Networking expert TP-Link jumped into the budding mesh-based networking market on Wednesday with the introduction of its Deco M5 kit. “Mesh-based” is the key description here, as the kit tosses out the traditional bubbled coverage transmitted by a single router for a multi-unit setup designed to provide a web of internet connectivity throughout the home or office.
According to TP-Link, what makes its new system stand out in the mesh-based crowd is the built-in antivirus and malware protection provided by TrendMicro. The system also relies on “robust” parental controls via TP-Link’s HomeCare service and Adaptive Routing Technology for optimal device load balancing.
However, in a conference call prior to the official launch, TP-Link execs indicated that the Deco M5 isn’t just another hockey puck-sized mesh-based system. Sure, it only broadcasts connectivity on the 5GHz and 2.4GHz bands, but it also supports a dedicated Deco-to-Deco service road routed through an Ethernet connection for better data throughput.
To understand why this is important, look at similar mesh networking kits like Luma and Eero. Their individual hub and satellite units communicate with each other over the 5GHz band. However, all wireless devices connected to the Luma/Eero network use that same 5GHz band. Thus, the more Luma/Eero units and wireless devices are dumped into that 5GHz broadcast, the slower the data speed (throughput) becomes.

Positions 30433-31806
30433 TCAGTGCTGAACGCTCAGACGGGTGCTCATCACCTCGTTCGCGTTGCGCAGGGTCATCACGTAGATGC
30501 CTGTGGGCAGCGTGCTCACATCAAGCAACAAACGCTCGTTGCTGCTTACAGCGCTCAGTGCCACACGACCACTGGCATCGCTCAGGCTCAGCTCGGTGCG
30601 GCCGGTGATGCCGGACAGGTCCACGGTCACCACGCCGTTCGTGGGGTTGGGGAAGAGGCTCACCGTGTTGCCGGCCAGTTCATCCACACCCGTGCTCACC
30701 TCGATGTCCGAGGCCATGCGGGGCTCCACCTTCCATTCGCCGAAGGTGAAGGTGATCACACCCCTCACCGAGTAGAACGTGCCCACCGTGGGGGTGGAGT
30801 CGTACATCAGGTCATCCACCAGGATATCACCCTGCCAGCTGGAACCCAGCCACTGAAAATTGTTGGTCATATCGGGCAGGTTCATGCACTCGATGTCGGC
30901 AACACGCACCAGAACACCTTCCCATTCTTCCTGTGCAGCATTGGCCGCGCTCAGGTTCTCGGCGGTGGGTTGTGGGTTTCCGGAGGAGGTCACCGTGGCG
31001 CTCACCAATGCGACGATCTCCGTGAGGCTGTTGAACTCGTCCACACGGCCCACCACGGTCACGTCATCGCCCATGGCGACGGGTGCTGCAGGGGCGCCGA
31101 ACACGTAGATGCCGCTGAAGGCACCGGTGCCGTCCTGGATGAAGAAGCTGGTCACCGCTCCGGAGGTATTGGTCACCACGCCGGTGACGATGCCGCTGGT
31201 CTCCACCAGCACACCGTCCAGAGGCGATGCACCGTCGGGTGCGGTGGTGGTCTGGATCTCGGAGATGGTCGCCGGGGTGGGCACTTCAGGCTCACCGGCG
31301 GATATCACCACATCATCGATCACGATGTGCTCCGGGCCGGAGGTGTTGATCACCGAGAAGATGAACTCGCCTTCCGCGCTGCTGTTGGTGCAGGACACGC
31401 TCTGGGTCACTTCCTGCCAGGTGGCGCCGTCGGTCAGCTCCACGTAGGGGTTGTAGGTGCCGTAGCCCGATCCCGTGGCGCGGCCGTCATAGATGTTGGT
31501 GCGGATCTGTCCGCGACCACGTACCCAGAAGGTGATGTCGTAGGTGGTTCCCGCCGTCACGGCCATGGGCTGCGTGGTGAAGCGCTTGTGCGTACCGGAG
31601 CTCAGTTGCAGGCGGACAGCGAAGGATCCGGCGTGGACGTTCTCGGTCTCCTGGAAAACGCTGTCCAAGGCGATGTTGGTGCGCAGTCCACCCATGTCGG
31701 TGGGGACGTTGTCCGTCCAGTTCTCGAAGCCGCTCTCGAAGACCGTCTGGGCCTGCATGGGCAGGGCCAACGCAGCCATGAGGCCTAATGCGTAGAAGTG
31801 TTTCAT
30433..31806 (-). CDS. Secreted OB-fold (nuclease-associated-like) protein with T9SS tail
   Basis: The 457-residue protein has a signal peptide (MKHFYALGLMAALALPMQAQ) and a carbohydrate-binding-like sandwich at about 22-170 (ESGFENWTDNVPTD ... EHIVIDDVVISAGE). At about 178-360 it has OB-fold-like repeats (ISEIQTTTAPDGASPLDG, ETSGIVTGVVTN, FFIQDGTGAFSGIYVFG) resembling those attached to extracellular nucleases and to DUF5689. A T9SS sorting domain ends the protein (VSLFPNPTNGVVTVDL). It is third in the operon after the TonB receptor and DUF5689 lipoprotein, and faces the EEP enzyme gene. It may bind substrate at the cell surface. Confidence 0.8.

Meanwhile, Netgear’s Orbi tri-band system, which technically is not a mesh-based solution, includes a separate four-lane 5GHz band (4×4) dedicated to Orbi-to-Orbi communication. Thus, wireless devices connect to a nearby Orbi unit on a single two-lane 5GHz connection (2×2) while all the networking requests (data) are pushed to and from the ISP’s modem on the separate four-lane 5GHz band (4×4). Now imagine replacing that second 4×4 road with a wired 1Gbps connection.
Of course, the Netgear Orbi kits are tall and wide like little nuclear power plants, so there is plenty of room to cram in eight additional antennas for a secondary 5GHz band. Deco M5 units are small and round like thick drink coasters, so falling back on an Ethernet port as a speedier backend to transport data makes sense. Of course, draping Ethernet cords along the baseboards is not exactly attractive, but that is where TP-Link’s Gigabit PowerLine kits come in.
Finally, the Deco M5 kit targets the plug-and-play customer. Thus, setup and maintenance require a mobile device based on Android or iOS. There is no web-based backend for tweaking every networking detail under the sun, making network customization rather limited.
Here are some of the hardware details regarding the Deco M5 kit:
|Max 5GHz speed (2×2):||867Mbps|
|Max 2.4GHz speed (2×2):||400Mbps|
|Max wireless coverage:||4,500 square feet|
|Max number of Deco units per network:||10|
|Ports:||2x gigabit Ethernet
1x USB Type-C port (power only)
TP-Link is currently selling the new Deco M5 kit through HSN along with other online/offline retailers for $300. The cost of additional Deco M5 “satellite” units is currently unknown.